If you’re struggling with finding a niche, keep this in mind: The truth is you can get a good niche out of any subject (yes, any). Video games, parenting, hiking boots, fishing, avocados, BB guns.

Seriously, anything.

The trick is to niche it down to the point where there is very little competition. Instead of hiking boots, think hiking boots for kids, or environmentally friendly hiking boots, or XXL hiking boots.

Every topic will have a sub-niche that the world wants information on.

2. Validating the niche. Is it a site people want to read?

The next step is validating the idea.

Are there enough people searching for the niche to make a site worthwhile?

The first thing I did was Google some basic scabies questions and note which sites popped up.

I found one site which was basically exactly the site I was trying to build (someone who had previously had scabies and was now teaching others how to treat it).

However, the site only talked about a couple of treatments and missed a lot of things I had found in my research.

In other words, I was confident I could build a much better site than his.

The other thing I noticed was he had lots of affiliate links around the place and some ads, so I knew he was making money from the site.

Keyword Research

The next step in validating the niche is checking search metrics.

How many people are searching for the topic? And what are they searching for exactly?

Luckily, Google has a free tool where you can type in a subject and see how many people are searching for it.

Now the following process might sound a little heavy. If it confuses you, don’t worry. Once you start doing it, it will start to make sense.

The goal is to find out how many people are searching for stuff about scabies on the web.

If only 100 people per month are searching for scabies information, probably not a great niche idea since nobody is interested in it.

However, if it’s getting many thousands or millions of searches per month, we could be in luck.

Here’s what Google shows for “scabies”:

100k-1 million searches per month.

That’s cool.

Makes sense too — it’s one of the oldest ailments known to humans.

But it is unlikely I’m going to rank highly in the Google search results for a term as broad as “scabies”. So many sites will already have written about the topic, and some of them will be the biggest sites in the world. I’ll be competing with the Wikipedias and WebMDs of the world.

Instead, it would make more sense to focus on long-tail keywords, or niche keywords.

This is one of the keys to success with niche sites.

An example might be, “How to treat scabies with tea tree oil” or “How to kill scabies with natural treatments”.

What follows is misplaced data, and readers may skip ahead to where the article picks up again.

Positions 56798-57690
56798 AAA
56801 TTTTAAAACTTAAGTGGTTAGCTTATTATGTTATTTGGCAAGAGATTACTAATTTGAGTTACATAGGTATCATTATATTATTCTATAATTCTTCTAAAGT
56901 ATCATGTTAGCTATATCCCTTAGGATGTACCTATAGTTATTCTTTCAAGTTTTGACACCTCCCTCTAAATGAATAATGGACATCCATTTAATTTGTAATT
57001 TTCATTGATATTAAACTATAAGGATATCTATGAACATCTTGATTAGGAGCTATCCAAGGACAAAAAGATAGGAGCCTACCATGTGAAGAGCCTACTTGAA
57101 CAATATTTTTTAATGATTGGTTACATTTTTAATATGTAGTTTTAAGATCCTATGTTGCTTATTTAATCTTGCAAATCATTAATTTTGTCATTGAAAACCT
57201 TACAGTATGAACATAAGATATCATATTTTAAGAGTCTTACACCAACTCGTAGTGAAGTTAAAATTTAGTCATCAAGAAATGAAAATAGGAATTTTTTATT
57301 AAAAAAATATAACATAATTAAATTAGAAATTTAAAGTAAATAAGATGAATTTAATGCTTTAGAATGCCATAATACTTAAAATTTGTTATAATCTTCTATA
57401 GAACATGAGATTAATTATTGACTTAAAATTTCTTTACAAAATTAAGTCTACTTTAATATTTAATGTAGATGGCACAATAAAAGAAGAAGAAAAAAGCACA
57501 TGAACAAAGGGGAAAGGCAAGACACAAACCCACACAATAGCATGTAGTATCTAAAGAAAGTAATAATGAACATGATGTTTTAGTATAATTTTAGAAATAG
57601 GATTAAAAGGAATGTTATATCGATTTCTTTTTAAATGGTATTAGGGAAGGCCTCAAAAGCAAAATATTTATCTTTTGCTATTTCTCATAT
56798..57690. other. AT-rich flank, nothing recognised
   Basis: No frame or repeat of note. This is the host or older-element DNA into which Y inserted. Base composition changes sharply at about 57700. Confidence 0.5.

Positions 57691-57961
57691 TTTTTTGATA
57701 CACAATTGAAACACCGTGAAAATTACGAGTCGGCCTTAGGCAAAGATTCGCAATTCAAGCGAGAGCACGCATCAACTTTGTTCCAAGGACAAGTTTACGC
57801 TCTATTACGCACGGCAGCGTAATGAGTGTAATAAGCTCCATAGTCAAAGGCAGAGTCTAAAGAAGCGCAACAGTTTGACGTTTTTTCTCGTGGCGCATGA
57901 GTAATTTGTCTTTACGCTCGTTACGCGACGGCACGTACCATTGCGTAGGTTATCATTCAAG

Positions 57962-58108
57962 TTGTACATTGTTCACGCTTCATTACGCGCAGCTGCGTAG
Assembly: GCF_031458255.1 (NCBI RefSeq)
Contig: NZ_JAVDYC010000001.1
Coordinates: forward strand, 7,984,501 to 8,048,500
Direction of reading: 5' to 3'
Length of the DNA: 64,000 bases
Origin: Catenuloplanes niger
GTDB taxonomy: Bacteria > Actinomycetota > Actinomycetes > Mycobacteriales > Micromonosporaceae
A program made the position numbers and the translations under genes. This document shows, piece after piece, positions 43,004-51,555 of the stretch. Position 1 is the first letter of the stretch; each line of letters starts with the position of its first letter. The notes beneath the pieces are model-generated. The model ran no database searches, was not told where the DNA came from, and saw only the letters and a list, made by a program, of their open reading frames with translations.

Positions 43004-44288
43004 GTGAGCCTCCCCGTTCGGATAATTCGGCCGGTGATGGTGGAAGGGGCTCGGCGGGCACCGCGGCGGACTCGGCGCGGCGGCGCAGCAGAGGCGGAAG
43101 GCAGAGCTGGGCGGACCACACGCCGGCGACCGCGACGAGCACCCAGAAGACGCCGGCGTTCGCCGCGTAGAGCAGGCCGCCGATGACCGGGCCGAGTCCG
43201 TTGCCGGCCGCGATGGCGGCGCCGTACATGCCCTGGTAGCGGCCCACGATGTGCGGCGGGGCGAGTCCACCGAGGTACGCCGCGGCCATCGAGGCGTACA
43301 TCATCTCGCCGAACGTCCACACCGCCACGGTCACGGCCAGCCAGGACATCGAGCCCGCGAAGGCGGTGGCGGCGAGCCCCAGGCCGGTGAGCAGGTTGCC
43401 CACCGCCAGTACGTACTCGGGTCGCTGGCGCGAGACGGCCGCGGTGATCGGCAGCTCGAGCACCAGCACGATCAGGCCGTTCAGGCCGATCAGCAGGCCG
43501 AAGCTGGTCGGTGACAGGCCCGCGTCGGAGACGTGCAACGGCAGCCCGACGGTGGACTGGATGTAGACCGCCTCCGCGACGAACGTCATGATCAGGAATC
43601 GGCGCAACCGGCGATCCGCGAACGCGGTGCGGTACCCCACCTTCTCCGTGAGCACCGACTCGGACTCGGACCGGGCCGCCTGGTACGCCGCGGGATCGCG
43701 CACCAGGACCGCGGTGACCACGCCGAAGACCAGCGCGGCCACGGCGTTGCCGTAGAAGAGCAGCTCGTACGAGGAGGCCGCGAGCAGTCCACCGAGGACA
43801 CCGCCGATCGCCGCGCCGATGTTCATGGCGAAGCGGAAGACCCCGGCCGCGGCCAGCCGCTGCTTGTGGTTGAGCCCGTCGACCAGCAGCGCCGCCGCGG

When people Google search those specific terms, it’s less likely that many sites have targeted those phrases, giving your niche site a better chance of ranking in Google.

We are looking for phrases that have:

  1. Low competition
  2. Good search volume.

Luckily the Google keyword planner will suggest many keyword phrases for you. Here are some suggestions for scabies:

Now, for a niche site you don’t need a shit ton of search traffic, but you still want as much as possible.

1,000 searches a month would be a minimum. That means 1,000 people are going into Google typing that search term, meaning 1,000 potential visitors to your site.

If you can target 10+ keyword phrases, that’s a decent amount of potential traffic.

Next, look at the competition.

If the competition is high, it means a lot of sites are targeting that keyword. You’ll have a hard time ranking highly in Google search results.

If competition is low, you have a better chance of landing on the first page and being found.

To do this research I actually use a premium software called Keysearch.

While this makes things easier, remember you can do all your research with free online tools such as Google’s Keyword Planner. Software like Keysearch just saves you a lot of time. As a guess, the information you can get in an hour from Keysearch might take you 3–4 days with the free Google tools.

Keysearch is $17 per month but you can get a one month free trial here. You probably only need it for a month anyway for your first site. If you can afford the extra $17, I strongly recommend it. It will make your life 100x easier.

The other reason I like Keysearch is, not only is it faster, it provides much more information.

For example, it shows you the sites that are actually on the first page for that search term, so you can see who you’re competing with, how old those sites are, and gives you more detailed search numbers.